“Bite-Size Bits of Local, National, and Global History”
“Bite-Size Bits of Local, National, and Global History”
Natural Bridge in Rockbridge County, Virginia — The American South (Mid-Atlantic)

Natural Bridge

Time Out for Touring


óHunter's Raid ó

Natural Bridge Marker image. Click for full size.
July 19, 2010
1. Natural Bridge Marker
Inscription. (Preface): On May 26, 1864, Union Gen. David Hunter marched south from Cedar Creek near Winchester to drive out Confederate forces, lay waste to the Shenandoah Valley, and destroy transportation facilities at Lynchburg. His raid was part of Gen. Ulysses S. Grantís strategy to attack Confederates simultaneously throughout Virginia. After defeating Gen. William “Grumble” Jones at Piedmont on June 5, Hunter marched to Lexington, burned Virginia Military Institute, and headed to Lynchburg. There, on June 17-18, Gen. Jubal A. Early repulsed Hunter and pursued him to West Virginia. Early then turned north in July to threaten Washington.

On June 14, 1864, Union Gen. David Hunterís army marched near here en route from Lexington to Lynchburg. Union Col. David Hunter Strother wrote, “We passed within three miles of the Natural Bridge. Officers were much disappointed by not being able to see it. Lieutenant Meigs and some others did go by that road.”

After Hunterís attack on Lynchburg was repulsed June 17-18, Confederate troops passing through this area wanted to view Natural Bridge. Assistant Surgeon Thomas Fanning Wood of the 3rd North Carolina Infantry later wrote in his memoirs, “On the 23rd started on the march towards Lexington, and on the same day I got permission to visit
Natural Bridge Marker image. Click for full size.
July 19, 2010
2. Natural Bridge Marker
or go by the Natural Bridge. Ö We had pointed out to us the letters G. Washington carved in stone, which were once quite plain, but time has nearly effaced the last vestige of them. Ö The story was that George Washington had climbed this ledge to the top. None of us tried this experiment, but we learned that Henry MacRae [of the regiment] Ö climbed to a very dangerous point, and finding he could not get to the top had to be rescued by a rope let down from above.”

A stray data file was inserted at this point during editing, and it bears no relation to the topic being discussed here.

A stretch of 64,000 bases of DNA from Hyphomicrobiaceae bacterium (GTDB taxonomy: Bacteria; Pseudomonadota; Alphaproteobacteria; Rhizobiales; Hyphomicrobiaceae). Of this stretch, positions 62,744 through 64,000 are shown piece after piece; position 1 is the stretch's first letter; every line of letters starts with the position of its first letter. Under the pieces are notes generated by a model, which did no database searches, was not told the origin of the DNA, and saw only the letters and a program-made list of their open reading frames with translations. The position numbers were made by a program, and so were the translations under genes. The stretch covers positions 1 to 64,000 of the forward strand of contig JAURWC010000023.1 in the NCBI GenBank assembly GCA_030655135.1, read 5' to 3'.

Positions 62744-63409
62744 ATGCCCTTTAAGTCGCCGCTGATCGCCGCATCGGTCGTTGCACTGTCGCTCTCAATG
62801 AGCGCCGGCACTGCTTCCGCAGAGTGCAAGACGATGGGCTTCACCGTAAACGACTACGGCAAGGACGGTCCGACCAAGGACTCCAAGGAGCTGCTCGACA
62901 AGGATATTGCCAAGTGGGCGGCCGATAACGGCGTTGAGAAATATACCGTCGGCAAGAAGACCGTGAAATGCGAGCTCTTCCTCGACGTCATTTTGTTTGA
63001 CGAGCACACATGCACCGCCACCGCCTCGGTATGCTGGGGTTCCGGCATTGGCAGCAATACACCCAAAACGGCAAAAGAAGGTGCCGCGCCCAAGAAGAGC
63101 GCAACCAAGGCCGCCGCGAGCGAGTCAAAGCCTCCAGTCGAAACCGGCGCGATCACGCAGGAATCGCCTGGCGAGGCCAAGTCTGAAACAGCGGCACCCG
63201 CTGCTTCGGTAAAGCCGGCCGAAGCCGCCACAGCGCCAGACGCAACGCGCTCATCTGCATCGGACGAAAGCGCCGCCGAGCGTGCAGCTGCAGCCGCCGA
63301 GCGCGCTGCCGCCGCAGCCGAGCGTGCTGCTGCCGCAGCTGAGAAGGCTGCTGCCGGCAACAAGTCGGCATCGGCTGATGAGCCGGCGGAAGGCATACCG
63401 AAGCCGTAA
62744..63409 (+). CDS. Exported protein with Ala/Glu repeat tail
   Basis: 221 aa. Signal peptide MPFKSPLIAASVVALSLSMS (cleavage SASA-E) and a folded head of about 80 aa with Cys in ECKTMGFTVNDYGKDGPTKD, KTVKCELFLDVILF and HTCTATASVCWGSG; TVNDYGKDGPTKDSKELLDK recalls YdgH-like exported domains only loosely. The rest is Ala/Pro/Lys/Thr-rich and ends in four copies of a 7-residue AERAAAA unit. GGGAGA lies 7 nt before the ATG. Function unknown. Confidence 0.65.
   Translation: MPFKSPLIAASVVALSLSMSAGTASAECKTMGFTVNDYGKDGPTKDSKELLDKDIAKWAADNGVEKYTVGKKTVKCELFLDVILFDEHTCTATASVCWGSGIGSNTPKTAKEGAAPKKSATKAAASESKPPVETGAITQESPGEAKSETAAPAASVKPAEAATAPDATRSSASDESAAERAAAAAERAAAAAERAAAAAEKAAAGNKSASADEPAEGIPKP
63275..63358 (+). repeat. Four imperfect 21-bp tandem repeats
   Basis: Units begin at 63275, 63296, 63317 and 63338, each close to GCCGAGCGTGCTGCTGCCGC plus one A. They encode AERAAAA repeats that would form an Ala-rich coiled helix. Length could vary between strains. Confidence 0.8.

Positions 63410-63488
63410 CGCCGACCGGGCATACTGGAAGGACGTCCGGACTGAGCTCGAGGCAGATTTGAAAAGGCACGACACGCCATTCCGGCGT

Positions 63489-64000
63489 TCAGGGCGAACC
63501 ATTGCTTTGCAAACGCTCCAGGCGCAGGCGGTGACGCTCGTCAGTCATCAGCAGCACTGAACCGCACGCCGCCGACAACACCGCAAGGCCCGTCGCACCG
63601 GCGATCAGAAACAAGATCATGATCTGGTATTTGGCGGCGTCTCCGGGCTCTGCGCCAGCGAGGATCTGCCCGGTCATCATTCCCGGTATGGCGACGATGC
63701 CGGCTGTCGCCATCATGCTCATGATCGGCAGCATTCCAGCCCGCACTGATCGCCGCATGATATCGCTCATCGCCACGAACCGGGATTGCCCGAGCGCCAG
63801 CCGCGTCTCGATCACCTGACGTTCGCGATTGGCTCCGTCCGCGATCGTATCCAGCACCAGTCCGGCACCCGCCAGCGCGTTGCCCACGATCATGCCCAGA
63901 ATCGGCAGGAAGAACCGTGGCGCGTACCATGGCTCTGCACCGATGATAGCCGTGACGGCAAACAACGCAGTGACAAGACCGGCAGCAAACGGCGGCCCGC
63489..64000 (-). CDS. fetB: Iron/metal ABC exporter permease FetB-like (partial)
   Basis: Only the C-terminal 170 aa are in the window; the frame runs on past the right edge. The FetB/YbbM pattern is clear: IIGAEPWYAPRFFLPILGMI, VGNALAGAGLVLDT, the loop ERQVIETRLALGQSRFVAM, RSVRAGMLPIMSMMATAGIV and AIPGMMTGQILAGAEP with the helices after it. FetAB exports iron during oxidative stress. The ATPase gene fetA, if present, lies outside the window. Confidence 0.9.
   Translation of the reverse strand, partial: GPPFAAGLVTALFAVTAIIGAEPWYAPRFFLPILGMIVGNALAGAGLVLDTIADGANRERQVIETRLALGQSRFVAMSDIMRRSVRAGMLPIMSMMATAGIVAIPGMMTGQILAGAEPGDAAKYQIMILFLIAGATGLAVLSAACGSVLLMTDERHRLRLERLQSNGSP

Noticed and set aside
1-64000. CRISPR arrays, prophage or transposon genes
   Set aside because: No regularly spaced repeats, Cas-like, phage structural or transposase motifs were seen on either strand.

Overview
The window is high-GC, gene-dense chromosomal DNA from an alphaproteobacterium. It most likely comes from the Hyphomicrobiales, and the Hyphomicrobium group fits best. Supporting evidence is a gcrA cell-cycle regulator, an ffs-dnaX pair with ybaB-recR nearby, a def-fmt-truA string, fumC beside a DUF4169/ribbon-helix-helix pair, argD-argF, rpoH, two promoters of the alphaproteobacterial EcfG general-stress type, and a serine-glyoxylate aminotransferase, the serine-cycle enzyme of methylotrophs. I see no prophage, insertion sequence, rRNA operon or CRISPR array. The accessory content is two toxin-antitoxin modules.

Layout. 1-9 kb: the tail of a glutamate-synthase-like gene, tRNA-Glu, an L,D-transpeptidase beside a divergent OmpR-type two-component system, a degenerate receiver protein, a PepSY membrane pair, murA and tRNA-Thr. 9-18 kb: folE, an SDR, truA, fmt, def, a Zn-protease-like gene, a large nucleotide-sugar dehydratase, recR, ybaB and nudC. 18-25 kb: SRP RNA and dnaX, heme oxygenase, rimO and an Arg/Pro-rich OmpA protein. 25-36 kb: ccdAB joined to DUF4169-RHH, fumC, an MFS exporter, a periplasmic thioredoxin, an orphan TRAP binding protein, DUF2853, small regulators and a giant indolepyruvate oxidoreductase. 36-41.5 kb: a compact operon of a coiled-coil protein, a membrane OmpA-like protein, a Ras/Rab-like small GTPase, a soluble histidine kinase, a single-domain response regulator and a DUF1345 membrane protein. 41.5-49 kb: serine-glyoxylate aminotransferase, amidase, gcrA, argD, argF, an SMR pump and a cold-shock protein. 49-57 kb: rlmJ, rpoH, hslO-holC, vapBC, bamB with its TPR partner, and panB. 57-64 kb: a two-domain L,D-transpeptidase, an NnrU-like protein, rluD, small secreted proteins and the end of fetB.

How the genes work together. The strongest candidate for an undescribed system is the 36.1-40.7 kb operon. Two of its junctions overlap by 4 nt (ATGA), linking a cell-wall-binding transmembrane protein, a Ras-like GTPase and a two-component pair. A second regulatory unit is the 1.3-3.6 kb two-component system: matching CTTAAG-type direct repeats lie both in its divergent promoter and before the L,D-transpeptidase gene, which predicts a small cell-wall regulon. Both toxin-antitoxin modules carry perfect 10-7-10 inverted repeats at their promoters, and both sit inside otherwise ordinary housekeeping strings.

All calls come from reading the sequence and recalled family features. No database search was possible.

(Sidebar): David Hunter Strother, artist and illustrator, was born in Martinsburg, Va. (now W.Va.) on Sept. 16, 1816. He studied art in Philadelphia and New York then toured the American West and Europe. Under the pen name Porte Crayon, he gained fame in the 1850s for his illustrations for Harperís Magazine and his books, including Virginia Illustrated. He served in the U.S. Army as an officer during the Civil War and as consul-general to Mexico (1779-1885). He died in Charleston, W.Va., on Mar. 8, 1888.

Natural Bridge, once owned by Thomas Jefferson, was one of the nationís first tourist destinations, heavily visited during the 18th and 19th centuries by travelers from all over the world. Many explored the countryside around the bridge on horseback or in horse-drawn carriages. The braver guests were lowered over the edge from the top of the bridge in a hexagonal steel cage
Natural Bridge image. Click for full size.
July 19, 2010
3. Natural Bridge
while a violinist played. During the Civil War, Union and Confederate officers and soldiers visited Virginiaís Natural Bridge and recorded their impressions in letters, diaries, and memoirs.

Erected by Virginia Civil War Trails.
Marker series. This marker is included in the Virginia Civil War Trails marker series.
Location. 37° 37.722′ N, 79° 32.598′ W. Marker is in Natural Bridge, Virginia, in Rockbridge County. Marker can be reached from Wert Faulkner Highway / Rockbridge Road (Virginia Route 130). Click for map. Marker is in the front of the parking lot at the Natural Bridge visitor center. Marker is in this post office area: Natural Bridge VA 24578, United States of America.
Other nearby markers. At least 8 other markers are within 6 miles of this marker, measured as the crow flies. A different marker also named Natural Bridge (within shouting distance of this marker); George Washington (approx. 0.2 miles away); Rockbridge County / Botetourt County (approx. 3.2 miles away); Audley Paulís Fort (approx. 4.2 miles away); Frank Padget Water Tragedy (approx. 5.1 miles away); Falling Spring Presbyterian Church (approx. 5.1 miles away); Frank Padget (approx. 5.1 miles away); Indian and Settler Conflict (approx. 5.7 miles away). Click for a list of all markers in Natural Bridge.
More about this marker. On the lower left of the marker is a sketch captioned “View from the Cliff,” by Strother, showing top of the Natural Bridge arch. The sidebar displays a portrait of David Hunter Strother. On the upper right of the marker is a painting captioned “Natural Bridge, Virginia,” 1852, by Frederick Edwin Church University of Virginia Art Museum. The lower right of the marker features a map of the Civil War Trails Hunter's Raid driving tour.
Also see . . .
1. Hunter's Raid Civil War Trail. (Submitted on July 21, 2010.)
2. Natural Bridge Virginia. (Submitted on July 21, 2010.)
Additional comments.
1. Lieutenant Meigs
The Lieutenant Meigs mentioned on this marker is the same Lt. Meigs whose death is the subject of markers 15121, 15123 and 15140. In the book "A Civil War Soldier of Christ and Country," editor Mary A. Giunta summarizes the visit to Natural Bridge with the statement "John Rodgers Meigs and others were able to see the rock formation and climbed South Peak." Note To Editor only visible by Contributor and editor    
    — Submitted August 14, 2011, by Linda Walcroft of Strasburg, Virginia.

Categories. Natural FeaturesWar, US Civil
Credits. This page originally submitted on . This page has been viewed 1,070 times since then and 138 times this year. Photos:   1, 2, 3. submitted on . • Craig Swain was the editor who published this page. This page was last revised on June 16, 2016.
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